Public Strongly Favors End-of-Life Conversations Between Doctors and Patients, With About Eight in 10 Saying Medicare and Other Insurers Should Cover These Visits
Six in 10 Oppose ‘Cadillac Plan Tax’ on High-Cost Health Plans Set to Take Effect in 2018, But Cost Savings Argument Can Change Some Opinions
Views on the Affordable Care Act Remain Divided: 45% Unfavorable, 41% Favorable
As the Centers for Medicare & Medicaid Services prepares to finalize a plan to pay physicians for discussing end-of-life treatment options with Medicare patients, the latest Kaiser Health Tracking Poll finds an overwhelming majority supports such coverage.
The poll finds 89 percent of the public says that doctors should discuss end of life care issues with their patients, though relatively few (17%) say that they have had such discussions with their doctor. Senior citizens (27%) and those who report having a debilitating disability or chronic condition (31%) are somewhat more likely to say they have had such discussions. A third of the public (33%) also say they have participated in a conversation with a doctor about a relative’s wishes about their care at the end of life.
A large majority of the public (81%), including a similar share of seniors, say that Medicare should pay physicians to discuss such issues with their patients. The Administration announced plans for such payments earlier this year and is expected to implement them with final regulations soon. A similar share (83%) supports private insurers paying for such discussions (83%).
The survey finds people are most willing to talk about end-of-life care with their spouse or partner: 83 percent say they would be very comfortable doing so. Fewer say the same about doctors and other health care providers (57%), a share similar to those who would be very comfortable talking to other groups, including their children (55%); close friends (51%); their parents (51%); or a minister, priest or other religious or spiritual advisor (50%).
The poll also probes the public’s views on the so-called ‘Cadillac Plan Tax’ on high-cost health plans, which some in Congress across parties have proposed to eliminate. Not surprisingly given the U.S. public’s general wariness of taxes, a majority (60%) opposes the Cadillac tax, which would affect higher cost employer-sponsored health plans beginning in 2018. Republicans and independents are more likely to oppose the tax than Democrats, who may hold more favorable views of the tax due to its role in helping fund other parts of the Affordable Care Act, which Democrats widely favor.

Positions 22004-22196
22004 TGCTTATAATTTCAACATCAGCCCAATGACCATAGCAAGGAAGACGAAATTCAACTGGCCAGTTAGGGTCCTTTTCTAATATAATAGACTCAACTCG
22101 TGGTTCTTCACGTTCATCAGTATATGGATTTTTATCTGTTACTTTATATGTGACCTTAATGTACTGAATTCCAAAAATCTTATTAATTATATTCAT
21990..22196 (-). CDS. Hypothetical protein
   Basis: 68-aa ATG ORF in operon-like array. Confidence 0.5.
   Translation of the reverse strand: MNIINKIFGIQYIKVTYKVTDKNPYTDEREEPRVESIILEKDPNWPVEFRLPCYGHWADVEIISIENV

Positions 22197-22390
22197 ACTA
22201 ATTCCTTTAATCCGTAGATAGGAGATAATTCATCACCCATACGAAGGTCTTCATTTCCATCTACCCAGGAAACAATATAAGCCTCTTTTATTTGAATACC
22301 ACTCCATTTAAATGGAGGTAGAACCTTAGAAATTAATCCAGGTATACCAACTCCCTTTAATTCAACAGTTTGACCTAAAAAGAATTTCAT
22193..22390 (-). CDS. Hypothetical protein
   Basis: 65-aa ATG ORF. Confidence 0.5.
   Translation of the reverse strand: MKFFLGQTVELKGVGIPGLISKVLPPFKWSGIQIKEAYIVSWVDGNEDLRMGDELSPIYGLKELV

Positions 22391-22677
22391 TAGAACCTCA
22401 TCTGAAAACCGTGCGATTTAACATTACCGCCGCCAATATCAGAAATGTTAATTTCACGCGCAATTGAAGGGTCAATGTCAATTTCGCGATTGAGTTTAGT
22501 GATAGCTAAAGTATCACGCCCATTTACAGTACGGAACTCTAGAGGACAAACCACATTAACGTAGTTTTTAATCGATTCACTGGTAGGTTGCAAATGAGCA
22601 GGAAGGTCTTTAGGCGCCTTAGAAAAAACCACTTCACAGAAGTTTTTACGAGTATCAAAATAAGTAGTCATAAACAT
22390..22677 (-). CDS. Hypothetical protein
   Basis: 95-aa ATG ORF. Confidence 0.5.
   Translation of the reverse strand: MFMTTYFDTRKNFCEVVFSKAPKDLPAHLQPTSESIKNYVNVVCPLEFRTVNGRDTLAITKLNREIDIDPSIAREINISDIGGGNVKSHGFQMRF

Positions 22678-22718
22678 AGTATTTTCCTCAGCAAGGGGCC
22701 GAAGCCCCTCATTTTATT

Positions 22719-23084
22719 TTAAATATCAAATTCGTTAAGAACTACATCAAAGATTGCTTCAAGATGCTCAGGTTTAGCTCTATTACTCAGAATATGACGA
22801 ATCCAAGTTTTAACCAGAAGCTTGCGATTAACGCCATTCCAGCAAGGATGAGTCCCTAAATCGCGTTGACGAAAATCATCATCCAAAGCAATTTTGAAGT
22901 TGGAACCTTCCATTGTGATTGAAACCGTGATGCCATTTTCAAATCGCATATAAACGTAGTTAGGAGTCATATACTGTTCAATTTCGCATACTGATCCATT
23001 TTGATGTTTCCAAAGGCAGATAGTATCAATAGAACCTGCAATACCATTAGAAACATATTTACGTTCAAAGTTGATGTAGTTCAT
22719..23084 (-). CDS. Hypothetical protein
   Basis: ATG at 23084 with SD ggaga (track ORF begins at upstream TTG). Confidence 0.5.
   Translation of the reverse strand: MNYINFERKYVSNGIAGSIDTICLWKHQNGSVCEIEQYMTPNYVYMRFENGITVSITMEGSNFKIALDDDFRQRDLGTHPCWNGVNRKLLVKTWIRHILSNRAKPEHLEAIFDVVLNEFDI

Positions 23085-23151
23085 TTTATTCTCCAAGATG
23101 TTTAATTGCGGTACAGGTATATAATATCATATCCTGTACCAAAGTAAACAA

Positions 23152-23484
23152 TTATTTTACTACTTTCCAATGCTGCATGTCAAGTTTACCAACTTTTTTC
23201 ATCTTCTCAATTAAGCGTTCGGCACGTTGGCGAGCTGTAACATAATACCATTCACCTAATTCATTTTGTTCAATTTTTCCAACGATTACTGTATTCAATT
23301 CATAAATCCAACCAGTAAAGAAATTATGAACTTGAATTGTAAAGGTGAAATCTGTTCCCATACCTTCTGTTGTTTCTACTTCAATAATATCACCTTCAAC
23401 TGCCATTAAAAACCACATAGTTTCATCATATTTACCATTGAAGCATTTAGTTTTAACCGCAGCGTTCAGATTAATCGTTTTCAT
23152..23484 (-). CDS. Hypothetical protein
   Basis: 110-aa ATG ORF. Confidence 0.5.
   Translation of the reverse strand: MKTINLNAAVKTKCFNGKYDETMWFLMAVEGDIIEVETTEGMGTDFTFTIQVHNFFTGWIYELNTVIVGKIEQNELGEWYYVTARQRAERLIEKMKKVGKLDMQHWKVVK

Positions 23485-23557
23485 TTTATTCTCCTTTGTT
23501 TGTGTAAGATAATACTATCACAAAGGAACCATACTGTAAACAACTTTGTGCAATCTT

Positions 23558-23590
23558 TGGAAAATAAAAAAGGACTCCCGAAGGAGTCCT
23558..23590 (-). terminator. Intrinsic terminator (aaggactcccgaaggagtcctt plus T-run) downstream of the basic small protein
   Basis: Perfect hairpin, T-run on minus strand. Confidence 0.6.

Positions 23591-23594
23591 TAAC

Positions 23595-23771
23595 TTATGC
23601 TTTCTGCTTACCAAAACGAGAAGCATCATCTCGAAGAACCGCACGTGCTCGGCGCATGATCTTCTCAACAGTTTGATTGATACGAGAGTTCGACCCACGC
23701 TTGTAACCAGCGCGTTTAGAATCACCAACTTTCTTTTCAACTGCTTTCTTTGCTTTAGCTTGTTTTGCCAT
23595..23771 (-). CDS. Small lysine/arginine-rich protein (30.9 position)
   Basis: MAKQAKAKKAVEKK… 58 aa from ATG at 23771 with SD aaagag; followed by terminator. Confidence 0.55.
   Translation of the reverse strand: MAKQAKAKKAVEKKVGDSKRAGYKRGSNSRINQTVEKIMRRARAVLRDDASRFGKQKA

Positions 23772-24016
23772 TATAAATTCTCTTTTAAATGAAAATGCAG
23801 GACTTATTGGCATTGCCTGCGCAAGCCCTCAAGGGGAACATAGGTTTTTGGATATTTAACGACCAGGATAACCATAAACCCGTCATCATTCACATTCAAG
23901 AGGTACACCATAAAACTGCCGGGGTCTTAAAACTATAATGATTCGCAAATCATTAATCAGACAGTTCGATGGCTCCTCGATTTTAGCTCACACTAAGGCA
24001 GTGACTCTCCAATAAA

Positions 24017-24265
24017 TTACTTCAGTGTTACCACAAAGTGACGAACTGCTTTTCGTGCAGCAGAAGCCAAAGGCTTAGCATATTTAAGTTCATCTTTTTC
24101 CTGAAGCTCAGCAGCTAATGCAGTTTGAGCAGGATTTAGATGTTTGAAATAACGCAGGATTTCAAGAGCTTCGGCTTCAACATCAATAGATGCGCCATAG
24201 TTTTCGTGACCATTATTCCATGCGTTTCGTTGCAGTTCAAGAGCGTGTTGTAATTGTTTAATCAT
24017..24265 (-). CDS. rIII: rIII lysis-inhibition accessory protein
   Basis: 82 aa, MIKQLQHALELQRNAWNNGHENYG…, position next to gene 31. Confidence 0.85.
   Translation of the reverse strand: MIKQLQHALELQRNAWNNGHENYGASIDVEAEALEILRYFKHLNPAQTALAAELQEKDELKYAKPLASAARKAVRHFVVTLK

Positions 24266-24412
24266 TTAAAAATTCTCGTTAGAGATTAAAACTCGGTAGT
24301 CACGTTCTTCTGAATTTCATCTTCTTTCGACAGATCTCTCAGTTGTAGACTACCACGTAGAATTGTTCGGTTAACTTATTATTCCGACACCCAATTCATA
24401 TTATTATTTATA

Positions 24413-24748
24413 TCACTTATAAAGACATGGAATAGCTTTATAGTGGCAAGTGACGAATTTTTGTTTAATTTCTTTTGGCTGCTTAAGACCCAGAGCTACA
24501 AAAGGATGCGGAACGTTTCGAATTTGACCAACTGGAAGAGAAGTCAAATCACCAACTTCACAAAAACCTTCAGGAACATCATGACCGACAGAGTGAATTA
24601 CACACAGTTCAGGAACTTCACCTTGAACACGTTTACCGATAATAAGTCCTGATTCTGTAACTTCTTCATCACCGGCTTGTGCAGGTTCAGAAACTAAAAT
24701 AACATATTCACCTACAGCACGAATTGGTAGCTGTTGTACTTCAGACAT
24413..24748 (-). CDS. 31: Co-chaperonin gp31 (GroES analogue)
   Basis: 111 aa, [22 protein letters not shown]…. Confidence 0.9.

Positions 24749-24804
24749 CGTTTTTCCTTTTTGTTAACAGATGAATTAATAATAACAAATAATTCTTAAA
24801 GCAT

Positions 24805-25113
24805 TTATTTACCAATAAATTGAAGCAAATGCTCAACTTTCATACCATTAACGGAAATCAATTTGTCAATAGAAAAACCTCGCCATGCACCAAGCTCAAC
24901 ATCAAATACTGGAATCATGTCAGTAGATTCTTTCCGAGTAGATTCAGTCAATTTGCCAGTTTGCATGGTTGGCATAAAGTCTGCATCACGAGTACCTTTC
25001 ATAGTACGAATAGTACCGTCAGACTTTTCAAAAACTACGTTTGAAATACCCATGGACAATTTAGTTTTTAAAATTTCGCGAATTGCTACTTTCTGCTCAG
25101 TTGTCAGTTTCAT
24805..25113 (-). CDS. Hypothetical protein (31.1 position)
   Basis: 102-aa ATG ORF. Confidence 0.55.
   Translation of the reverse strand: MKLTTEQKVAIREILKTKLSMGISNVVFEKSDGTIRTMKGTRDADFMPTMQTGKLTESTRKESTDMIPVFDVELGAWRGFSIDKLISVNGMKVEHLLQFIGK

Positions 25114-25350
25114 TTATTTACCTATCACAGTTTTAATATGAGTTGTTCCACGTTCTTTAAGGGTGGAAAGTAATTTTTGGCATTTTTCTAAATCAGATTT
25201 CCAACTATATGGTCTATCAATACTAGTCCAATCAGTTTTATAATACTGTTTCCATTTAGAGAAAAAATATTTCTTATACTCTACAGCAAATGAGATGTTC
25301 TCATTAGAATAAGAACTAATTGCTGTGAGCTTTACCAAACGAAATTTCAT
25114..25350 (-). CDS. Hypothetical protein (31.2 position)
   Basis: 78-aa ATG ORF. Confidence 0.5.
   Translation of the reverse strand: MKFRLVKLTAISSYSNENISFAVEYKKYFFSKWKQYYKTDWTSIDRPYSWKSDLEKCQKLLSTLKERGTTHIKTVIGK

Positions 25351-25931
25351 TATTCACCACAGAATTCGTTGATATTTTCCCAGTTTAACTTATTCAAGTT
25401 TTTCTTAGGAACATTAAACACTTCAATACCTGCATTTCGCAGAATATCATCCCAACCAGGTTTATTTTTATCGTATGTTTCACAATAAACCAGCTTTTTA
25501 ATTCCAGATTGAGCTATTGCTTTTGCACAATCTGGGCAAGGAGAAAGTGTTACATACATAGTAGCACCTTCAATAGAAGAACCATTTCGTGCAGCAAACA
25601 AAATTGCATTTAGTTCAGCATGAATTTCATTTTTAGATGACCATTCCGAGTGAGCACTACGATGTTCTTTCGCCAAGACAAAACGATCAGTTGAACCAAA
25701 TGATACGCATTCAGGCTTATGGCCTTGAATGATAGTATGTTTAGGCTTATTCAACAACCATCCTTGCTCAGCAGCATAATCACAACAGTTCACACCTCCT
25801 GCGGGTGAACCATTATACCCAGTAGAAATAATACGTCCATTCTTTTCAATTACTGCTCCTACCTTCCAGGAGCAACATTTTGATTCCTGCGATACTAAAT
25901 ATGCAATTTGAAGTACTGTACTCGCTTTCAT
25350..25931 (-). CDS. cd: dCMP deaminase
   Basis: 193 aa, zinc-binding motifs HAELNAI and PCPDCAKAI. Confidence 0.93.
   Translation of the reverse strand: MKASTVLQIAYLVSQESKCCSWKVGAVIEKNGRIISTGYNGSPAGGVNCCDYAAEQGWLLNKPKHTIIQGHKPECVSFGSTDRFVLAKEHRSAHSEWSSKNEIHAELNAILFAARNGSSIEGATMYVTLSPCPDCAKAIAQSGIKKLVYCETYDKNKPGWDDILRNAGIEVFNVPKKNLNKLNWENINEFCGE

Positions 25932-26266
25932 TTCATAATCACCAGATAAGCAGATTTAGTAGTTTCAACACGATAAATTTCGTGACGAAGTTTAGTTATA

The public’s views on the tax are somewhat fluid, and arguments for or against it can persuade some to shift their views, particularly when framed around the tax’s potential effect on health care costs.
When those who initially oppose the tax are told that it could help lower health care costs, 27 percent change their minds to say that they favor it, pushing overall support for the tax to 55 percent. Similarly, when those who initially favor the tax are told it would likely cause workers to pay more out of pocket for health care services, 15 percent switch to say they would oppose it, pushing overall opposition to the tax to 75 percent.
Other findings from the poll include:
- The poll finds the public remains split on the Affordable Care Act overall, with 45 percent reporting an unfavorable view and 41 percent a favorable one. As in the past, most Democrats hold a favorable view (67%), most Republicans an unfavorable one (73%), and independents fall in between (47% unfavorable, 41% favorable).
- The poll finds large majorities supportive of efforts to require insurers to publicly report a wide range of data, including on the availability of in network doctors and hospitals (84%), on how often claims are denied or appealed (83%), on how quickly the company pays claims (82%), and on what a typical person pays to see a doctor not in the plan network (73%). Roughly seven in 10 say they would be at least somewhat likely to use each of these types of information when shopping for a health insurance plan.
The poll was designed and analyzed by public opinion researchers at the Kaiser Family Foundation and was conducted from Sept. 17 to 23, 2015 among a nationally representative random digit dial telephone sample of 1,202 adults. Interviews were conducted in English and Spanish by landline (481) and cell phone (721). The margin of sampling error is plus or minus 3 percentage points for the full sample. For results based on subgroups, the margin of sampling error may be higher.